Police officer, hair salon owner, Golden Gloves boxer, patent holder, singer-songwriter, poet – Mickey “Three” Alexander was constantly inventing and reinventing himself during an achievement-filled lifetime.

A Renaissance man, to be sure, with many interests and talents, he was a character, when Evanston had too few of them. He could be outlandish, and take himself too seriously it sometimes seemed, but if you grasped what he was trying to achieve you couldn’t help but laugh at its audaciousness.

He entered one aldermanic election in the 1990s way too late, and got only a smattering of votes. But he recorded the best and only Evanston campaign song we know of, around the theme, “Change is coming to the Fifth Ward,” to the tune of the O’Jays “Love Train,” and it’s one of our few takeaways from that election.

That was Mickey.

He had a soft heart for seniors, starting a group called Senior Citizen’s Annual (SCA). The first event, a fashion show, was held on Valentine’s Day in 1976 at the Holiday Inn.

“Brother In-Tune Howard Levy was the pianist,” he later recalled. “I was the presenter at the podium and I sang and did a Tai Chi dance all over the boardwalk.”

Young SCA members were encouraged to take out an elderly person for two consecutive days a year. It could be for dinner, to clean up their homes – anything the SCA member and senior citizen would mutually agree to and which would lift a burden off the senior’s life for two days.

That was Mickey, too.

“Mickey had a big, bold personality,” said Suellyn Alexander, his wife of 50 years. “But underneath his bravado was a sensitive heart. Up close, he was a people person. He loved to encourage people and to help them believe in themselves, and to not be afraid to be creative.”

Larry Rush “Mickey Three” Alexander died peacefully at home on June 30 after a lingering Illness, family members reported. He was 76.

Early life

He was the younger brother of the late Roosevelt Alexander, a path-setter in his own right, leading the fight for civil rights as alderman of Evanston’s predominately African American Fifth Ward. The two brothers would march together in the 1960s as part of Dr. Martin Luther King’s Jr.’s bodyguard in protests against housing discrimination.

Mickey “Three” was one of seven children born to Roosevelt and Marguerite Alexander, growing up in a two story red brick house at 2028 Emerson St.

Mickey was their third son, thus the number “Three” in his name. The name ‘Mickey’ may have come from the cartoon character, and the teasing he would receive from his brothers about his ears, Mickey’s sister, Kay Alexander said.

Mickey attended Foster and St. Athanasius schools and Evanston Township High School.

In high school, he was the lead singer in an all-Black group that included Owen

Thomas, who would later go on to become a pro football tackle and Evanston’s Human

Relations Director.

“Evanston was in the midst of a pre Motown Doo Wop era,” Mr.

Alexander recalled in his memoir. “There was excitement and music everywhere. We formed Doo Wop groups at Evanston Township High School and sang in doorways and in bathrooms, because that’s where we found our echo. Now, at that time, we were always ‘looking for an echo.’ The ambient echo reverb sound, when captured by our Doo Wop groups, made us feel good and made our harmonies beautiful.”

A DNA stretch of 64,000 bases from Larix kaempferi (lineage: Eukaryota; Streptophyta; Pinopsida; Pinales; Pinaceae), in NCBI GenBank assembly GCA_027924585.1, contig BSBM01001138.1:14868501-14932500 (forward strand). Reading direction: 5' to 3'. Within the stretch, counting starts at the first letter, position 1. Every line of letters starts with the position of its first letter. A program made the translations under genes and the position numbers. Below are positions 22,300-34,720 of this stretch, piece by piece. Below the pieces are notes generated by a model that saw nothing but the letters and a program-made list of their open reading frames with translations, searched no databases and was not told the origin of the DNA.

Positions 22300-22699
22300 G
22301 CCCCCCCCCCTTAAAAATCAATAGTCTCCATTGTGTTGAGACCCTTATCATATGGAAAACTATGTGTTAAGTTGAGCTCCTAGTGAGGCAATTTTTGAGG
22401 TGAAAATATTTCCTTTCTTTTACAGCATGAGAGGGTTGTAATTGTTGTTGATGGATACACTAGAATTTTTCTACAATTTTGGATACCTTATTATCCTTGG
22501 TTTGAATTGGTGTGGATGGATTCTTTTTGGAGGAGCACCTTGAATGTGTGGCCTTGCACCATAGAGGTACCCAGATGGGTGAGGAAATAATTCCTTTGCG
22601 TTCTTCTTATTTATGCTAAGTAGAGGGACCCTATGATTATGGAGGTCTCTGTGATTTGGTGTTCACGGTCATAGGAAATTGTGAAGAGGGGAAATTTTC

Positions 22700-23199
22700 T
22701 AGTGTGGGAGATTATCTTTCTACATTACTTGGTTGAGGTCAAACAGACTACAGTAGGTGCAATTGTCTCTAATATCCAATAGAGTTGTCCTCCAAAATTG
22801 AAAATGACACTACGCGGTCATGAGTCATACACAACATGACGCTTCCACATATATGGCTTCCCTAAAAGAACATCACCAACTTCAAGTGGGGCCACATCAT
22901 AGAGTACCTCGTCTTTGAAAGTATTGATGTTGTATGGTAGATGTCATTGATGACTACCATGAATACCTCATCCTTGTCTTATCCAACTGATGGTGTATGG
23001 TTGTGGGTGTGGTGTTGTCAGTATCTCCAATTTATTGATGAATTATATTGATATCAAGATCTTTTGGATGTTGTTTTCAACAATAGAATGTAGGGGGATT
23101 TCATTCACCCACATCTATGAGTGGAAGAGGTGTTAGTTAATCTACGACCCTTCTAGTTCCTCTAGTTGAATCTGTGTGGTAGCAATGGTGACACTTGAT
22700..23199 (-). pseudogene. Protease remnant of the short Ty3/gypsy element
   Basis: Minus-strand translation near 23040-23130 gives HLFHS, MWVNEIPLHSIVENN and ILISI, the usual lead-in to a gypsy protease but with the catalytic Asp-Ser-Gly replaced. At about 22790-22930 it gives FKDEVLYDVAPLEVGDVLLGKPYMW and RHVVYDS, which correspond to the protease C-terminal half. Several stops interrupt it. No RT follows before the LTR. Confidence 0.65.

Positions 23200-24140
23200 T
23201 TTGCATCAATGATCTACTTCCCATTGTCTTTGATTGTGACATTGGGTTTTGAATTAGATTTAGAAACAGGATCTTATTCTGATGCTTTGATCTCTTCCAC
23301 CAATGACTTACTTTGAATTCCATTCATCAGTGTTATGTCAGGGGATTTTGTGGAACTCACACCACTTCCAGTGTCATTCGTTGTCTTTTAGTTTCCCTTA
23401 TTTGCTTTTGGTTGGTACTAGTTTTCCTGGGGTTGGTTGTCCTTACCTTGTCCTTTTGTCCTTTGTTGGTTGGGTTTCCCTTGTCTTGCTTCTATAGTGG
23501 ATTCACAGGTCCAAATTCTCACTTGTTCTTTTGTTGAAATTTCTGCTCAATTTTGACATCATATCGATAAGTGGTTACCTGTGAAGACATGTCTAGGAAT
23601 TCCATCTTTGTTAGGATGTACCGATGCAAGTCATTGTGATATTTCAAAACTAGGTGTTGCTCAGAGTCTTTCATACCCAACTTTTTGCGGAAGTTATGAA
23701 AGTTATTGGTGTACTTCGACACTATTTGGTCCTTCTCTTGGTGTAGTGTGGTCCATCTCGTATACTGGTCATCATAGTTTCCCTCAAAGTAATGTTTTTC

After a short stint in the Air Force after high school, Mr. Alexander returned to Evanston and began challenging conventional standards. He set up shop at the Hut Deli, located across from the Northwestern University campus.

In his memoir, “The Last King of the Hut – The Life & Lore of Mickey Three” he speaks of those days, the 1960s.

“Black youth were not accustomed to socializing in Evanston’s beautiful downtown shopping area. We were not to be denied. We integrated downtown Evanston. We were Evanston citizens and asserted our rights to work and play in every part of downtown.”

King of the Hut

At the Hut, Mr. Alexander became a main attraction, “rapping,” as it was called then, over the jukebox tunes, and bringing in plenty of traffic for the snug restaurant’s corned beef and coffee. “Northwestern girls couldn’t stop putting their quarters in the jukebox because they got me singing live,” wrote Mickey, never one to hide his light, “and I was more exciting than the records. Live and in Mick-N-Color. They couldn’t believe I could sing as well or better than the records. But once they heard me, they couldn’t get enough.”

It was during that period that Mr. Alexander met Patti Davis, a student at

Northwestern and daughter of future president, Ronald Reagan, and his second wife, Nancy Davis Reagan.

 Mr. Alexander had landed a job as a salesman for TanYer Hyde on Custer Street, a leather goods shop that specialized in custom made sheepskin jackets.

He had convinced the owner to enlarge the store’s focus to include sales of what would be called “Hot Pants” — super short shorts made of leather, he wrote in his memoirs.

Ms. Davis, working as a receptionist, stopped him as he was to make a delivery at one of the Northwestern female dorms, asking him what was in the box.

 “So I opened the box and showed her the leather Hot Pants,” he recalled in his book. “Her instant response was ‘I don’t like them. They’re ugly.’” When he asked for her name she responded, “Snow White.” That prompted some observations from Mickey about Ms. Davis’s taste, her parents taste, and even Ms. Davis’s suitability to wear the new fashion.